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Jewish World ReviewAug. 9, 1999 /27 Av, 5759

Linda Chavez

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Econophone

Bubba's ballot racism

http://www.jewishworldreview.com -- THE CLINTON ADMINISTRATION, which has long favored dispensing jobs, college admissions and government contracts on the basis of race, has now decided that voting can be restricted by race as well.

Last week, the Clinton Justice Department filed an amicus brief arguing that the state of Hawaii has the right to prohibit whites, blacks, Asians and others from voting in certain state elections. At issue is a 20-year-old state law that governs elections for the Office of Hawaiian Affairs (OHA), a state board that dispenses millions of dollars of public funds.

In 1996, Harold Rice tried to vote in a state election to choose trustees to the OHA, but was turned away at the polls. Why? Because although he is a state resident and a native of Hawaii whose lineage in the state goes back several generations, Rice fails to meet the state's definition of "native Hawaiian." And only Hawaiian natives can vote in the election of state trustees for the OHA. Hawaii counts as "natives" only those persons who are "descendants of the aboriginal people inhabiting the Hawaiian Islands ... in 1778, ..." or "any descendant of not less than one-half part of the races inhabiting the Hawaiian Islands previous to 1778." Since Rice is white, he can't vote -- nor can any black, Asian, American Indian or Hispanic living in Hawaii for that matter.

This kind of voting restriction was supposed to have been outlawed by the 15th Amendment to the Constitution, which says that "the right of citizens of the United States to vote shall not be denied or abridged by the United States or by any State on account of race, color or previous condition of servitude." Of course, the 15th Amendment wasn't fully obeyed by Southern states for almost 100 years after it was adopted, so Congress passed the Voting Rights Act of 1965, giving the U.S. Justice Department the power to monitor and intervene when any state interfered with the right of citizens to vote because of race or color.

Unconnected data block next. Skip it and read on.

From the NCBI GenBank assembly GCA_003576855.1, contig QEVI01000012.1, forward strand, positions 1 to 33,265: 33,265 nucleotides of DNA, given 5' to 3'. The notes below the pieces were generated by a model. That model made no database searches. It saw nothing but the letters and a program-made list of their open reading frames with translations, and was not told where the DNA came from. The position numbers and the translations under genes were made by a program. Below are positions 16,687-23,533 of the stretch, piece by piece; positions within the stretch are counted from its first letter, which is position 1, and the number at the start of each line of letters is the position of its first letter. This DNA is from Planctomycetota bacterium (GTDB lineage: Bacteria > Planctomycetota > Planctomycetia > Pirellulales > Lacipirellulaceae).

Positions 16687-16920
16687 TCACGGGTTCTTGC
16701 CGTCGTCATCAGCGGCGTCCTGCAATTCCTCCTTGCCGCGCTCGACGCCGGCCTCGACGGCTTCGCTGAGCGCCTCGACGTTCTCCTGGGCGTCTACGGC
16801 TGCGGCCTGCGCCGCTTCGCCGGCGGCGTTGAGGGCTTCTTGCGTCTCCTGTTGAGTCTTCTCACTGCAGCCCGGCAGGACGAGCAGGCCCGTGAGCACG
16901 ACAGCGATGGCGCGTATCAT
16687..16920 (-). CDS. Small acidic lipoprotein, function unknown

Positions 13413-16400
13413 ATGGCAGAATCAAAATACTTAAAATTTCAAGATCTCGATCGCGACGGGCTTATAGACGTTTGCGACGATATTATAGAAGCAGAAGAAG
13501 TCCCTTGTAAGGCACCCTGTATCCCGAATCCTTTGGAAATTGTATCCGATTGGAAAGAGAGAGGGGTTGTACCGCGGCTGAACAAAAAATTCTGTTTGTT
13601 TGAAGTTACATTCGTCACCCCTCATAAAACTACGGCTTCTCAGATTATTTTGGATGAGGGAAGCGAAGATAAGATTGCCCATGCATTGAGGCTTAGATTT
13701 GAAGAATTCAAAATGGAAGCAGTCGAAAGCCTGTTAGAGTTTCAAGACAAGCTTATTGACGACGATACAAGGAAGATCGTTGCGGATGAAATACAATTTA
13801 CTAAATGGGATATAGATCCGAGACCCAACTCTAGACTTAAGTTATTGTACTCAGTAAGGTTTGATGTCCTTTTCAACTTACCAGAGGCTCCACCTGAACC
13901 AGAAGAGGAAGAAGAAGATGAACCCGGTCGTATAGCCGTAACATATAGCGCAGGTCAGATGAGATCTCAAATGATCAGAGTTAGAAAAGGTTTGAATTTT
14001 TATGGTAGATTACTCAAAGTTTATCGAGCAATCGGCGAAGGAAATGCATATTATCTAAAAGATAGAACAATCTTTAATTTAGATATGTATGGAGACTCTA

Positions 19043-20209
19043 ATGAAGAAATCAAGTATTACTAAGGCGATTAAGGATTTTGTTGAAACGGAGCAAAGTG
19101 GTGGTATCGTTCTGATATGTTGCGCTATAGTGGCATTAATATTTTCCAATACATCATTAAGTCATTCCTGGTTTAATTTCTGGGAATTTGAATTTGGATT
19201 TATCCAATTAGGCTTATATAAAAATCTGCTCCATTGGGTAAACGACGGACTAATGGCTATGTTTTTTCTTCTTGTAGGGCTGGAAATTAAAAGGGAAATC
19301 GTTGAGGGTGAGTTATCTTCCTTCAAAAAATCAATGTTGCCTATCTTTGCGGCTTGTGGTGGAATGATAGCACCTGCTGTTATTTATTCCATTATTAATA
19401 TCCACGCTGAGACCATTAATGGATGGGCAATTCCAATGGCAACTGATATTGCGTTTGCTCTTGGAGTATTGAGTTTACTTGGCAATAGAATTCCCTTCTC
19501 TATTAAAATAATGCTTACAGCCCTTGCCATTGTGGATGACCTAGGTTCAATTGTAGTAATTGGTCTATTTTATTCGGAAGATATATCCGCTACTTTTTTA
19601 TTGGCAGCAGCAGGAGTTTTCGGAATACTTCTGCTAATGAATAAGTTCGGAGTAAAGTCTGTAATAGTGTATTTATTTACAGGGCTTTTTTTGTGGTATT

Now, Clinton Justice Department lawyers have turned their duty to uphold the Constitution and faithfully execute the laws on its head. Instead of defending the right of Harold Rice to vote in a state election regardless of his skin color, the Justice Department is defending Hawaii's right to make race a bona fide voting qualification.

The Justice Department claims that Hawaii isn't discriminating against anyone but merely enacting legislation "on behalf of indigenous people with whom it has established a trust responsibility." But the facts suggest otherwise.

The first-known contact between the Polynesian people of Hawaii and Europeans came in 1778, when Capt. James Cook first landed on the islands. Hawaii became a U.S. possession in 1898, following the overthrow of the hereditary monarchy that ruled the islands. The 1.8 million acres of land previously owned by the crown were ceded to the U.S. government at that time, and set aside in trust to "be used solely for the benefit of the inhabitants of the Hawaiian Islands for educational and other purposes."

When Hawaii became a state in 1959, the U.S. ceded back the lands to the new state to be used for any of five general purposes, including the betterment of the conditions of indigenous Hawaiians. For almost 20 years, the funds generated by the public land trust were administered to benefit all Hawaiians, regardless of race, with most money used to support public education.

But in 1978, the Hawaii state constitution was amended to provide assistance from these funds to only two groups of people defined solely by their racial ancestry. The Justice Department rationalizes that since only certain Hawaiians can benefit from these funds, those same people should be the only ones to choose trustees to administer the funds.

Imagine if this rationale were applied to other election contexts. Should voting in school-board elections be restricted to persons with children enrolled in public schools? Should renters be prohibited from voting to decide property-tax issues, or English speakers denied a say on bilingual education policy?

It's time the Clinton administration stopped trying to divide people by race. Let's hope that's the message the Supreme Court will deliver when it takes up this case this fall.


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